When Touring Gets Taxing

When it comes to paying taxes, everyone’s got it tough. But consider the plight of the international touring artist who, under strict Internal Revenue Service code guidelines, gets 30 percent lopped right off the gross for every performance in the United States.

Of course, much of it often comes back to the artist as a hefty refund once a return is filed and deductions taken, but even the IRS recognizes the burden and has taken a “kinder, gentler” approach to working with international performers, as well as athletes, according to IRS tax specialist Sam Froio. Kinder? Gentler? IRS?

Under the circumstances, yes. The IRS is promoting a provision that was put into the tax code back in the ’80s called the Central Withholding Agreement. According to Froio, it hasn’t been used much in the past, but he hopes artists and their representatives will take advantage of its provisions once they know more about it.

Under IRS code, a “non-resident alien” performer must have 30 percent of the gross revenue from each and every show taken right off the top by either the venue or the artist’s withholding agent (or a responsible tour accountant). That doesn’t take into consideration the expenses that come out of his or her guarantee on top of the 30 percent.

However, with a Central Withholding Agreement, the artist provides the IRS with a sample budget, itinerary, and other information that helps establish an estimate of deductible expenses in advance of a tour, which is often far less than that arbitrary 30 percent.

“After a review of the entertainer’s projected income and expense, we consider Central Withholding Agreements on net tour income rather than gross income,” Froio explained to Pollstar. “When we’re given a budget, we’ll do a little mini-1040NR (the tax return for non-resident aliens) and we’ll give them the deductions for their expenses. We can greatly reduce the amount of the withholding.

“It never reduces the tax, but it reduces the amount of the withholding – and that is very important when they go back to their country with more money and a better outlook on their experience here touring the U.S.,” Froio said. He offered an example: “A non-resident entertainer signs a contract to perform a tour in the United States with a guarantee of $1 million. He or she has expenses for a manager, crew, lodging, food and so on of $400,000.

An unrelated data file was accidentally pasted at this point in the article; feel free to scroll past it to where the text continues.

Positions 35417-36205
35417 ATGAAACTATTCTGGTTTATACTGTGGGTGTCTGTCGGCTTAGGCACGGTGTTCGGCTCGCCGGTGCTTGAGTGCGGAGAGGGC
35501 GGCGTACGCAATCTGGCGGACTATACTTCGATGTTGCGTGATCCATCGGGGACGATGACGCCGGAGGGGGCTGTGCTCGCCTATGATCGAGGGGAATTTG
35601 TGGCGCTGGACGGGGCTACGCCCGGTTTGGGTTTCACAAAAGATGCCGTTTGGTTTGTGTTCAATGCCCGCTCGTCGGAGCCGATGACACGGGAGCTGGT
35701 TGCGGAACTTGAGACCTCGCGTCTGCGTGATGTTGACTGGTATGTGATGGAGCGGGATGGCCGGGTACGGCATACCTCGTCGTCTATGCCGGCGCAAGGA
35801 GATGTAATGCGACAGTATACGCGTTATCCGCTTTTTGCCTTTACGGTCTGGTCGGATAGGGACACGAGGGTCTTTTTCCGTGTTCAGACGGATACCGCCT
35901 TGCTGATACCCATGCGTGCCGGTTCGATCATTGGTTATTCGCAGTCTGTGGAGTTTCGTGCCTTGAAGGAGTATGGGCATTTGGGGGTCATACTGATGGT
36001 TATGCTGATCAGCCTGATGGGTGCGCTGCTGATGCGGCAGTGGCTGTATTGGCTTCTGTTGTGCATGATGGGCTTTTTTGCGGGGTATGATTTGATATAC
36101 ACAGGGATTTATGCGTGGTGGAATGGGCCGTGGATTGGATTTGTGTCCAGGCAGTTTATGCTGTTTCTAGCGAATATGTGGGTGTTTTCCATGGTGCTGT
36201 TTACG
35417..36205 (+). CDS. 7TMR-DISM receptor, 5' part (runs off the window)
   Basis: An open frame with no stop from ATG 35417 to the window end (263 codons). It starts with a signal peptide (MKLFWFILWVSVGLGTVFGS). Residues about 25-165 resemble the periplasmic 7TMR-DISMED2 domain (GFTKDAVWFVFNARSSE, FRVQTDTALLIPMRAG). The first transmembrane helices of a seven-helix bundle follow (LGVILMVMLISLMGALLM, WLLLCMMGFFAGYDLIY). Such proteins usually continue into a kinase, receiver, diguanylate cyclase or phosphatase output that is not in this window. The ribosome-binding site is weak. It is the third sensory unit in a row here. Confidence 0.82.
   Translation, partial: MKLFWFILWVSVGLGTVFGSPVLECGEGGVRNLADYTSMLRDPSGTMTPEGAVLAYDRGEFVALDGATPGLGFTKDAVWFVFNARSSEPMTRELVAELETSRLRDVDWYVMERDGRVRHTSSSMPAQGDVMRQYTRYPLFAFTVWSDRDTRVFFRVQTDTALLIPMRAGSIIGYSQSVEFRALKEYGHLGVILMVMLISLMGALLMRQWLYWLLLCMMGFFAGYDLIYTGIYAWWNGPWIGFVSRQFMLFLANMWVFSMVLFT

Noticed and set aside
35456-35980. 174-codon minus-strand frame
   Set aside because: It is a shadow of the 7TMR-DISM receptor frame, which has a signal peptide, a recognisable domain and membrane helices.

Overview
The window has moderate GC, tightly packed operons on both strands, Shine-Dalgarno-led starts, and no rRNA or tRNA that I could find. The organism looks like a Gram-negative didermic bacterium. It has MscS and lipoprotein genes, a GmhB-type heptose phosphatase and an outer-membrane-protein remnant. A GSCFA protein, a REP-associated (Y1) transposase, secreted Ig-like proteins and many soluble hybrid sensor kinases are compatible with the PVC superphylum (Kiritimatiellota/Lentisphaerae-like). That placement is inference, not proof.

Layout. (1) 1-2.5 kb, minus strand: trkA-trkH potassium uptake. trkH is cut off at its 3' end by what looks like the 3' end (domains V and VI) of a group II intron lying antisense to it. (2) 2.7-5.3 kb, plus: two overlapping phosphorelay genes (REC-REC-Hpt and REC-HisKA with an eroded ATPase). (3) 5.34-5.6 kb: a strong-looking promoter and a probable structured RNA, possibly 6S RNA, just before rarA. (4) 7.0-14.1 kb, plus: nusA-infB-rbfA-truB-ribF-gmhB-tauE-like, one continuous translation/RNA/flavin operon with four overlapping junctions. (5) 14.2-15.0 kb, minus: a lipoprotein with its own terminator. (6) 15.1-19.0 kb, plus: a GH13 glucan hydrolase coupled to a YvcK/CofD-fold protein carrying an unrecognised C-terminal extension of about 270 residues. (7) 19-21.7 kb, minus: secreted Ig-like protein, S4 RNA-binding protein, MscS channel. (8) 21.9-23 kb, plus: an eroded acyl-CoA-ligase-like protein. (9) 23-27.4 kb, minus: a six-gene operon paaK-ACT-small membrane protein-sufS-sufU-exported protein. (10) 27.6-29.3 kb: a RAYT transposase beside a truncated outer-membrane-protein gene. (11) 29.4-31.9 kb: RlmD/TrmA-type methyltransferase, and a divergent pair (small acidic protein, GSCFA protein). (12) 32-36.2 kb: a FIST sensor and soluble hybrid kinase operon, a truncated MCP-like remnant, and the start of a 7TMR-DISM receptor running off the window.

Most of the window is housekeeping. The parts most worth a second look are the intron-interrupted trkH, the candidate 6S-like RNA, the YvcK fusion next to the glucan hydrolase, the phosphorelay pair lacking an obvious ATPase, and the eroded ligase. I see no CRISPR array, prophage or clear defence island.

“So, it appears the entertainer has a net of $600,000, but that would be wrong unless he’s got a Central Withholding Agreement. Based on the regulation requiring 30 percent withholding from the gross, what he’ll collect is $1 million, minus $300,000 in tax withholding, minus $400,000 in expenses for a net of $300,000.” Ouch.

It’s a significant difference for the artist as well his American reps and the venue, which is responsible for cutting that IRS check. Getting a CWA is especially advantageous to smaller or emerging artists, according to Froio, who have much thinner profit margins and for whom a 30 percent loss off the top could be the difference between doing a tour and canceling one.

While it may not be an issue for The Rolling Stones, U2, or Coldplay, it very well may be for many non-American artists of lesser stature or who occupy a niche such as classical Celtic music or Chinese acrobatics.

“We have become familiar with a lot of touring musicians who are brand new and they don’t make a profit,” Froio explained. “They’re doing it for the experience, for the publicity, period. The 30 percent rule in the tax code creates a tremendous hardship for them.

“The lower rate of withholding is intended to more accurately reflect the nonresident alien’s anticipated tax liability, which may be zero.”

Froio recommends that the artist’s representative or withholding agent, who is responsible for making sure the IRS gets its cut, begins the process of securing a CWA at least 90 days out from the start of a U.S. tour.

“We do it for the whole tour,” Froio explained. “It’s a legal document between the IRS, the withholding agent, which may be an attorney or somebody who is a U.S. citizen who will be responsible for the withholding, and the nonresident alien entertainer.

“The artist has to sign it, too. A lot of bigger artists, who have their own corporations, do it because it’s a good idea for asset protection and they have a tax person who handles that for them. Often, they get in touch with us themselves.”

More information about the Central Withholding Agreement program can be found on the Web in the International section of the IRS Web site at IRS.gov or by e-mailing a request to [email protected]. Froio can be reached by phone at 904-665-0776.

In this case, it doesn’t pay to be intimidated by the Taxman. He’s just like you and me, Froio insists.

“We talk to big-name promoters sometimes. When I did my first CWA with an extremely high-profile entertainer, I was shaking in my boots!” Froio said, laughing. “But it was a win-win because they had a situation where they made something like 15 stops … and we were able to work with them and greatly reduce their withholding.”

– Deborah Speer